“Applicable Law” Refers to the Law at What Date?

Thanks to Jeff Ammon of the Michigan law firm Miller Johnson, I learned of the Sixth Circuit’s recent opinion in Kia Motors America, Inc. v. Glassman Oldsmobile Saab Hyundai, Inc. (copy here).

Kia’s dealer contract with Glassman specified that “As permitted by applicable law, [Kia] may add new dealers to, relocate dealers into or remove dealers from the [Area of Primary Responsibility] assigned to [Glassman].” Here’s how the court described the dispute (citation omitted):

Kia’s right to establish a new dealer in Glassman’s vicinity is unrestricted by the Agreement, but it is restricted by an anti-encroachment provision in the [Michican Motor Dealers Act]. This provision requires a car manufacturer to give notice to an existing dealer before establishing a new dealer in the same vicinity. … When Kia and Glassman signed the Agreement in 1998, the “relevant market area” was defined as the area within 6 miles of the proposed new dealer. However, on August 4, 2010, the Act was amended to extend the distance to 9 miles.

Sixteen days after the 2010 Amendment became effective, Kia informed Glassman that it intended to establish a new dealer in Troy, Michigan. The new dealer would be located about 7 miles from Glassman’s location (thus falling within the “relevant market area” under the 2010 Amendment, but outside the “relevant market area” when the Agreement was signed in 1998). When Glassman protested that it was entitled to notice under the Act, Kia filed a declaratory judgment action in the United States District Court for the Eastern District of Michigan. Kia sought a declaration that the 2010 Amendment did not require it to give notice to Glassman and did not give Glassman the right to protest the new dealer. Glassman filed a counter-complaint asking for the opposite declaration.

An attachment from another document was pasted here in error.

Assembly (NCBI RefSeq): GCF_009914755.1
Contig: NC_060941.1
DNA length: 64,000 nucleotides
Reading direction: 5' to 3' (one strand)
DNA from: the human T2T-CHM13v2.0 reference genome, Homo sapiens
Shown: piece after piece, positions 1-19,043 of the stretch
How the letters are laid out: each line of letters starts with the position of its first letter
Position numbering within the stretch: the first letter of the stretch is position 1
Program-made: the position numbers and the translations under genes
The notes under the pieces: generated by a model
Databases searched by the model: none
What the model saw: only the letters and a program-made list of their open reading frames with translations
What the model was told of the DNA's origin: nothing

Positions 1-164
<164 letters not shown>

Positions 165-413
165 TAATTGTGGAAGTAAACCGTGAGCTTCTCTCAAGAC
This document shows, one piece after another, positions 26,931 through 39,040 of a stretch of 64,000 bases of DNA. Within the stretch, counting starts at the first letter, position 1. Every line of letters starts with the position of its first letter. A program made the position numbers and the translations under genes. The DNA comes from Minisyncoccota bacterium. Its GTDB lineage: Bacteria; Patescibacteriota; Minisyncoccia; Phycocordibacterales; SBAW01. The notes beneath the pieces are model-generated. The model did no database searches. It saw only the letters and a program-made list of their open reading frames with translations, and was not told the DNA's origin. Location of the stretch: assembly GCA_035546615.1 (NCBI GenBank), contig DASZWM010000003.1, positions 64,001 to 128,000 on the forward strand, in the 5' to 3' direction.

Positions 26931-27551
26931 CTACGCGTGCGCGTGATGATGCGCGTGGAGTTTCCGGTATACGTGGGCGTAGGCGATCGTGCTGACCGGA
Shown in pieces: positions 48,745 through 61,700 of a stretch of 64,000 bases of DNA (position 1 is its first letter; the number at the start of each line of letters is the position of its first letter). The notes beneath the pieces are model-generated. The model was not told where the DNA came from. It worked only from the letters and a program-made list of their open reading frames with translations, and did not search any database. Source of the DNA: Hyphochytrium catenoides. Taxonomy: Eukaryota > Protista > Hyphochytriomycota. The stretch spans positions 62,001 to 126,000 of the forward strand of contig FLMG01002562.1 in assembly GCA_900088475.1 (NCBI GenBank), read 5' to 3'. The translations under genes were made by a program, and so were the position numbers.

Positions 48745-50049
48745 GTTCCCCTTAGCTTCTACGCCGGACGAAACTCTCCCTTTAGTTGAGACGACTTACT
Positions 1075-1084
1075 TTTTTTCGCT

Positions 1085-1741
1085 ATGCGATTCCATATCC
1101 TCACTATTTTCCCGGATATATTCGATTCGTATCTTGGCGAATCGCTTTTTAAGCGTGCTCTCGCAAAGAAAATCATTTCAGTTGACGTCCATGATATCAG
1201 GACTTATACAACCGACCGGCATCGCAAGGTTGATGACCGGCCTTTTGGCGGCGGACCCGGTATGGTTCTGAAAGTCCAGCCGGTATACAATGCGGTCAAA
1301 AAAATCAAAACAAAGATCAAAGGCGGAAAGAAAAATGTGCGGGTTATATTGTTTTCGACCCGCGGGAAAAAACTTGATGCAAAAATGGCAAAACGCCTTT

The district court granted Kia’s motions and denied Glassman’s motions. It concluded that when the parties used the term “applicable law” when referring to Kia’s right to establish a new dealer in Glassman’s Area of Primary Responsibility, they meant the law in effect in 1998 and did not intend to incorporate future changes in the law.

The Sixth Circuit affirmed. I don’t find its rationale convincing, but that’s irrelevant for our purposes. Instead, the question is, as usual, what might the drafter have done differently?

I pointed Jeff toward the discussion of as amended in MSCD 13.33–39, a rough version of which can be found in this 2007 post. Although it’s couched in terms of specific statutes, it applies equally to a vague reference to “applicable law.” (I’ll make that point in the fourth edition!) It concludes with the following recommendation:

So when in a contract you’re referring to an element of a statute or another contract, make it clear whether you’re referring to the statute or the other contract as in effect on the date of the contract you’re drafting or as in effect at any time in the future.

It also suggests that to express the second of those two meanings, you’d be better off saying as in effect at any time instead of tacking on as amended. [Update: But see my exchange with Vance in the comments.]

About the author

Ken Adams is the leading authority on how to say clearly whatever you want to say in a contract. He’s author of A Manual of Style for Contract Drafting, and he offers online and in-person training around the world. He’s also chief content officer of LegalSifter, Inc., a company that combines artificial intelligence and expertise to assist with review of contracts.